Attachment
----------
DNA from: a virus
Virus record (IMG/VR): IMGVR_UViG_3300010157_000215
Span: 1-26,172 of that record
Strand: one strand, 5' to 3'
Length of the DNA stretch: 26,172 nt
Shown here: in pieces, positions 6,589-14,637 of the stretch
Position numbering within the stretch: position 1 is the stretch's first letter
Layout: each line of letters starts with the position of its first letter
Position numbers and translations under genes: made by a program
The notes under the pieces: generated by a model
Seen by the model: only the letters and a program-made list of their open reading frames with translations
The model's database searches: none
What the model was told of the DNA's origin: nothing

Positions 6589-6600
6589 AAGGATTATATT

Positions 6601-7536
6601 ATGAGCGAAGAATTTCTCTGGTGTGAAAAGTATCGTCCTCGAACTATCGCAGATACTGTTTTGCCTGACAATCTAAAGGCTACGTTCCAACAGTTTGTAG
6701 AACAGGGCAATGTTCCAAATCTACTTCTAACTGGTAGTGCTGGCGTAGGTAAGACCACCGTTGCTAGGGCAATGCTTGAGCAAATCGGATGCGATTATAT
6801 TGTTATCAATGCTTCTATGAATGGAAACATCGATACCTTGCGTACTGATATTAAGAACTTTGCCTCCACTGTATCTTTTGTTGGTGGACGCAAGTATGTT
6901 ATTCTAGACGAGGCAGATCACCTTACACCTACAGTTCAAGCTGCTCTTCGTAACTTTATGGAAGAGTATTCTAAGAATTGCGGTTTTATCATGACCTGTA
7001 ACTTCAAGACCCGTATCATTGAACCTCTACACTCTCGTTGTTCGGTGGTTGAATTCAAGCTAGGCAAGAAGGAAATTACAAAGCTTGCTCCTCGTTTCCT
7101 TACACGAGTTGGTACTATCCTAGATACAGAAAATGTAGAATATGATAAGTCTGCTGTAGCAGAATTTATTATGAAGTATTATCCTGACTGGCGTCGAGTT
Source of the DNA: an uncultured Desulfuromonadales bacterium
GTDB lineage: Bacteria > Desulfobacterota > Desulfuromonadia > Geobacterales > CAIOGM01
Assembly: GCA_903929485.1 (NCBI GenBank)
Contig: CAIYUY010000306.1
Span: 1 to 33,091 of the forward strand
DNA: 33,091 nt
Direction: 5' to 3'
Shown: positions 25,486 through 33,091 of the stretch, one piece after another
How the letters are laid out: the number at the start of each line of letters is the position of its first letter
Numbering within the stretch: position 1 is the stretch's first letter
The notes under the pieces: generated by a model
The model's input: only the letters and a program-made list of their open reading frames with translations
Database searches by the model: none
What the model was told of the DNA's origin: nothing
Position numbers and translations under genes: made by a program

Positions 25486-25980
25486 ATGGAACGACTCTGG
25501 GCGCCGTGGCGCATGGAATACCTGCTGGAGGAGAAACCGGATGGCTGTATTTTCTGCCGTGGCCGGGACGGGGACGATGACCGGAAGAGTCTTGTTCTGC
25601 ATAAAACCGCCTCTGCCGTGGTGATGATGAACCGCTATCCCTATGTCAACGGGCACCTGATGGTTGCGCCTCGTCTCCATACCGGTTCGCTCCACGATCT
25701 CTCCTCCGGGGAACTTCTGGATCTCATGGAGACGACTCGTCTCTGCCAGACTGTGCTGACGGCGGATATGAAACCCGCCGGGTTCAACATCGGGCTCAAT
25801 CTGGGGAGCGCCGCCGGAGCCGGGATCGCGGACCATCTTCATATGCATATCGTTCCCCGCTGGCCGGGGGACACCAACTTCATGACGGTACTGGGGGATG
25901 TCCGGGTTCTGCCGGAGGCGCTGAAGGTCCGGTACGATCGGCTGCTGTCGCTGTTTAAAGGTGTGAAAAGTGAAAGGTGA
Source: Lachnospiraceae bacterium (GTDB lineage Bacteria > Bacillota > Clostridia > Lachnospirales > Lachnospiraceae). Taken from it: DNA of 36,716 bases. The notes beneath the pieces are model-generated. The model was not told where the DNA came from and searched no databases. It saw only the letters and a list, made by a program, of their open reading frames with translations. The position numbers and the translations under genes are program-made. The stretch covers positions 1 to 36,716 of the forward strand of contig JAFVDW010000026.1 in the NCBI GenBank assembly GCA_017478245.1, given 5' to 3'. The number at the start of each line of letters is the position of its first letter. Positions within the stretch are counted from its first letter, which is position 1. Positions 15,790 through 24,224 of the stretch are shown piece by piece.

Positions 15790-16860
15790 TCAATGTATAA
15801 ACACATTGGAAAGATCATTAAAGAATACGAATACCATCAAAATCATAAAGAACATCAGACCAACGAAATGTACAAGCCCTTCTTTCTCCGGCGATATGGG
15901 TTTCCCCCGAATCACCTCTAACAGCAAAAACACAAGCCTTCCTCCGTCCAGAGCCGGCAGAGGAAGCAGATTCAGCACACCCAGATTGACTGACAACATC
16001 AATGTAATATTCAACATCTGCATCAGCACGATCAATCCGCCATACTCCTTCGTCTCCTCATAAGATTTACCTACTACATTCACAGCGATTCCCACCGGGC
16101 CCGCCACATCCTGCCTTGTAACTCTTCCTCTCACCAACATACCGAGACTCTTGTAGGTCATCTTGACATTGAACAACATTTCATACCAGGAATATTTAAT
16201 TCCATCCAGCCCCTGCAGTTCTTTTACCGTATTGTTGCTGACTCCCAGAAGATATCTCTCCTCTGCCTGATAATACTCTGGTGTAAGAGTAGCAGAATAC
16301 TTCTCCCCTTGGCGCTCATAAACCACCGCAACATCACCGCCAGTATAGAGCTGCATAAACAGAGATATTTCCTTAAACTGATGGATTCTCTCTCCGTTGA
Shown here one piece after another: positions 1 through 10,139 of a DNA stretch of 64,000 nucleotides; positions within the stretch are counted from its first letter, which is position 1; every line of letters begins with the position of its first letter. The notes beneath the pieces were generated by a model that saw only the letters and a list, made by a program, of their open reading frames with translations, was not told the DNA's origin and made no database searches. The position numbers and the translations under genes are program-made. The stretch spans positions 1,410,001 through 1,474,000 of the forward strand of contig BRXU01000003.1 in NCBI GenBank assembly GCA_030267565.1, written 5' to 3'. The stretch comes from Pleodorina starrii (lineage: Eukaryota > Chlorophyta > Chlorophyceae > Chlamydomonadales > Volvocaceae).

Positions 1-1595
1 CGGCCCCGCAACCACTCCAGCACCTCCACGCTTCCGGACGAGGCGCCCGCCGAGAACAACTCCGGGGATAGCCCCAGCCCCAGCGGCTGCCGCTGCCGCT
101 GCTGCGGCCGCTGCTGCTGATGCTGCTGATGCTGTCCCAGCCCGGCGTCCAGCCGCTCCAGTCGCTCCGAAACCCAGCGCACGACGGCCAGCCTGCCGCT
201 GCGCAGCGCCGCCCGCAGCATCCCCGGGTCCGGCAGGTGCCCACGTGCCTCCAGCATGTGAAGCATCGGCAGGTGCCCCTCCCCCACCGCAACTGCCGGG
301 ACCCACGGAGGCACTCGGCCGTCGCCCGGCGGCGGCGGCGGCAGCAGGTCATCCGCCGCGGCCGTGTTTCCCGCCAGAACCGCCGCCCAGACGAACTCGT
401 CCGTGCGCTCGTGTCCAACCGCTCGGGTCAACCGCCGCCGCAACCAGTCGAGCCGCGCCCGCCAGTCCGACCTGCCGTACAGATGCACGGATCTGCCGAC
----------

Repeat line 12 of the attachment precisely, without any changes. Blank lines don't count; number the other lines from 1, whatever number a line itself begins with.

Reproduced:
The model's database searches: none